Pub­li­ca­tions

Can you stand down employ­ees dur­ing a peri­od dis­rupt­ed by pro­tect­ed indus­tri­al action?


In Brief

Employ­ers seek­ing to min­imise their loss­es asso­ci­at­ed with indus­tri­al action should take note of a recent deci­sion of Fair Work Aus­tralia which clar­i­fies the abil­i­ty of an employ­er to stand down employ­ees dur­ing such a period.


Aus­tralian Man­u­fac­tur­ing Work­ers Union (“AMWU”) v McCain Foods (Aust) Pty Ltd [2011] FWA 6810

McCain Foods (Aust) Pty Ltd (McCain Foods) oper­ates two pro­cess­ing facil­i­ties com­pris­ing approx­i­mate­ly 450 pro­duc­tion and 50 main­te­nance employees.

Since May 2011, the pro­duc­tion and main­te­nance employ­ees have been in nego­ti­a­tions with McCain Foods for a new enter­prise agree­ment. On 8 Sep­tem­ber 2011, AMWU noti­fied McCain Foods that the main­te­nance staff intend­ed to engage in an all-day strike on 14 Sep­tem­ber 2011. This action was autho­rised by a pro­tect­ed action bal­let and was accept­ed to be pro­tect­ed indus­tri­al action.

Upon receiv­ing this noti­fi­ca­tion, the man­age­ment group of McCain Foods met to dis­cuss what mean­ing­ful work could be con­duct­ed by the pro­duc­tion staff should the main­te­nance staff not attend for work on 14 September.

On 14 Sep­tem­ber, all main­te­nance staff engaged in a 24 hour stop­page which affect­ed the oper­a­tions of the site. Although some activ­i­ties were able to be con­duct­ed with­in the facil­i­ties, McCain Foods were unable to find work for many employ­ees who were stood down for the day.

The AMWU sub­se­quent­ly applied for an order that McCain Foods unlaw­ful­ly stood down these employees.

Were the employ­ees unlaw­ful­ly stood down?

In deter­min­ing this mat­ter, Vice Pres­i­dent Wat­son of Fair Work Aus­tralia ini­tial­ly con­sid­ered the rel­e­vant pro­vi­sion of the Fair Work Act 2009 (the Act) deal­ing with this issue, name­ly sub­sec­tion 524(1)(a) which pro­vides that an employ­er may…stand down an employ­ee dur­ing a peri­od in which the employ­ee can­not use­ful­ly be employed because of…industrial action”.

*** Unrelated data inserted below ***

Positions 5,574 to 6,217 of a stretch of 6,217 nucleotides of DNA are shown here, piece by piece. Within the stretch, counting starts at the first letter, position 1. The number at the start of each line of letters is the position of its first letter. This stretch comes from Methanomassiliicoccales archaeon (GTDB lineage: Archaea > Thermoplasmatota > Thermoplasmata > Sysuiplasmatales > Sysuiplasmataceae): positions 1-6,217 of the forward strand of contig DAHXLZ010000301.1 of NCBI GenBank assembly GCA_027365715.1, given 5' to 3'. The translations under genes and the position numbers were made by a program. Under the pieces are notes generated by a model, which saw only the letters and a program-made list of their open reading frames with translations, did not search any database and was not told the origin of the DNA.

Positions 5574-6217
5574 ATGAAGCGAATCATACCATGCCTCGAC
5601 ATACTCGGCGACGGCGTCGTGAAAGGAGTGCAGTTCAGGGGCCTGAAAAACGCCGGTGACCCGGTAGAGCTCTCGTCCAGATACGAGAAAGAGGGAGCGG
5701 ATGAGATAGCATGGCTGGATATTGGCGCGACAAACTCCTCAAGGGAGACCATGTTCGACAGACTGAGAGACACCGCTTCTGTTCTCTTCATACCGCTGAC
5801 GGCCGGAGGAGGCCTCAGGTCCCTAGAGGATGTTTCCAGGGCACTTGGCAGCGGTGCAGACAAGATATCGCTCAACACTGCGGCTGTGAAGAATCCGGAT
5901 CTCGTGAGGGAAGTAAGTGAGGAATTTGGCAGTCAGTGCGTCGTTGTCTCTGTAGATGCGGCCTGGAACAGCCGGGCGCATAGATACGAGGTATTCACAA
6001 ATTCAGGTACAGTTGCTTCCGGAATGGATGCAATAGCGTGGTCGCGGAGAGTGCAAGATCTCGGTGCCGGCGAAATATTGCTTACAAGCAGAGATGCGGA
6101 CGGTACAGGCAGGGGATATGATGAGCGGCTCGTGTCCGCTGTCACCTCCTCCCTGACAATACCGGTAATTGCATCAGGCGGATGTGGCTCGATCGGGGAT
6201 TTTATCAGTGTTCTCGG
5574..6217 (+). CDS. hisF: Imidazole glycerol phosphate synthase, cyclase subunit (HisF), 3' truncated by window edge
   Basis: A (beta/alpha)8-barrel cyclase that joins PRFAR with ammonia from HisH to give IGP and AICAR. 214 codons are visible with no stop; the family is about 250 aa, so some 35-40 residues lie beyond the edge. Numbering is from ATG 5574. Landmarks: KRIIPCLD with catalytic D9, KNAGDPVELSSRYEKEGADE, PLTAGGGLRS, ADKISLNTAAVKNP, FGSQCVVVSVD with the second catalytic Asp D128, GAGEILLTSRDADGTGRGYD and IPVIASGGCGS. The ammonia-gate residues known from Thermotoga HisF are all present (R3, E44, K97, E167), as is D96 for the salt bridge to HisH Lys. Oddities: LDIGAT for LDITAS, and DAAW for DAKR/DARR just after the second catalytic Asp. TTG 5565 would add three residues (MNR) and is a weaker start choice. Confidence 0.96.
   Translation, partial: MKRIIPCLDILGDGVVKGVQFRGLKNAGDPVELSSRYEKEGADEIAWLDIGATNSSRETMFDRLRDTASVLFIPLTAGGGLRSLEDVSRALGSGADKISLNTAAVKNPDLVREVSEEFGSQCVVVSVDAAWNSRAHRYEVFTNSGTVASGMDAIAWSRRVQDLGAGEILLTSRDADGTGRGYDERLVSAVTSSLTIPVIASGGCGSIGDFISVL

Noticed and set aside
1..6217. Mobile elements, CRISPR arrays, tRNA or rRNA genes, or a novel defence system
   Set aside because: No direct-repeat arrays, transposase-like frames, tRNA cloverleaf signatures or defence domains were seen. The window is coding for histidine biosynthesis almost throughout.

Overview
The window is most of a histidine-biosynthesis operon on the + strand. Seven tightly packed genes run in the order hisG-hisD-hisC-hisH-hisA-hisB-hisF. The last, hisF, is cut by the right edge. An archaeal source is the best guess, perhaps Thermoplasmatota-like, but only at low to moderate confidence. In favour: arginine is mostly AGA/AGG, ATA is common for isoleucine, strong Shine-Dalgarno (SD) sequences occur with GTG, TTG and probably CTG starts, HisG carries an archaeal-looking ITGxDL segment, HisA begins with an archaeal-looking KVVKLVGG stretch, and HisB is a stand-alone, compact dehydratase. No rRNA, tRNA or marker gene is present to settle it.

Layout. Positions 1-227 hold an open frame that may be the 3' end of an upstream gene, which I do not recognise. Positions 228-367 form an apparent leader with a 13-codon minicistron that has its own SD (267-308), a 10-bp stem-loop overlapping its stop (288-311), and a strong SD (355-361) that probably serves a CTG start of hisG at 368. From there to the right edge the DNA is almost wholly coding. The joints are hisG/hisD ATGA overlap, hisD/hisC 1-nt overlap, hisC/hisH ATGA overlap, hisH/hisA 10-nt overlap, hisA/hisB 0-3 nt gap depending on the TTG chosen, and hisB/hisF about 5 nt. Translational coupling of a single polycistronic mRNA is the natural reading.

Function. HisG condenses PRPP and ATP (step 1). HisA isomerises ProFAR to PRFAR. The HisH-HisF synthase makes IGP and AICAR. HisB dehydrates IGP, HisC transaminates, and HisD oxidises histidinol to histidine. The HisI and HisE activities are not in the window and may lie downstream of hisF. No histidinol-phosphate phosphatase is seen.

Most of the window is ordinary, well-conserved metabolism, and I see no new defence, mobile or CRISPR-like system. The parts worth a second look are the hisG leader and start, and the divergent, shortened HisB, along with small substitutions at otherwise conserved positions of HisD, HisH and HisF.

Vice Pres­i­dent Wat­son sub­se­quent­ly explored the crit­i­cal phrase, can­not use­ful­ly be employed”, by refer­ring to the explana­to­ry mem­o­ran­dum to the Act and rel­e­vant case law. The prin­ci­ples which can be drawn from these mate­ri­als are as follows:

  1. Whether an employ­ee can­not be use­ful­ly employed is a ques­tion of fact depend­ing on the circumstances.
  2. If an employ­er is able to obtain some ben­e­fit or val­ue for the work that could be per­formed by an employ­ee, then the employ­er would not be able to stand down the employee.
  3. A pow­er­ful indi­ca­tor that the employ­ee can be use­ful­ly employed is where the employ­er has sched­uled par­tic­u­lar work to be per­formed by the employ­ee on the rel­e­vant day. In those cir­cum­stances, the employ­er would have to estab­lish that the work sched­uled could not be per­formed as a result of the dis­rup­tion caused by the indus­tri­al action.

In apply­ing these prin­ci­ples, Wat­son VP found that McCain Foods took a ratio­nal and fair approach to find­ing use­ful work” for the pro­duc­tion staff by con­duct­ing a man­age­ment team meet­ing. How­ev­er, it was not­ed that this approach could have been improved by con­sult­ing with staff as to the work that could be per­formed. Nonethe­less, Wat­son VP rea­soned that this would not have altered the deci­sions reached by management.

In con­clu­sion, Wat­son VP held that the employ­er was enti­tled to stand down the employ­ees giv­en that McCain Foods rea­son­ably deter­mined that some use­ful work could be under­tak­en but oth­er work was either of no ben­e­fit or a threat to safe and pro­duc­tive oper­a­tions lead­ing to a poten­tial raw mate­r­i­al loss or prod­uct damage.”

Lessons for Employers

The sig­nif­i­cance of this deci­sion for employ­ers is that it pro­vides an avenue to min­imise costs asso­ci­at­ed with indus­tri­al action by stand­ing down employ­ees where no use­ful work can be per­formed. How­ev­er, employ­ers will need to thor­ough­ly con­sid­er what work can be per­formed by the employ­ees and should prefer­ably involve staff in such discussions.

For fur­ther infor­ma­tion please con­tact us.

Authored by War­wick Ryan and Nathan Day.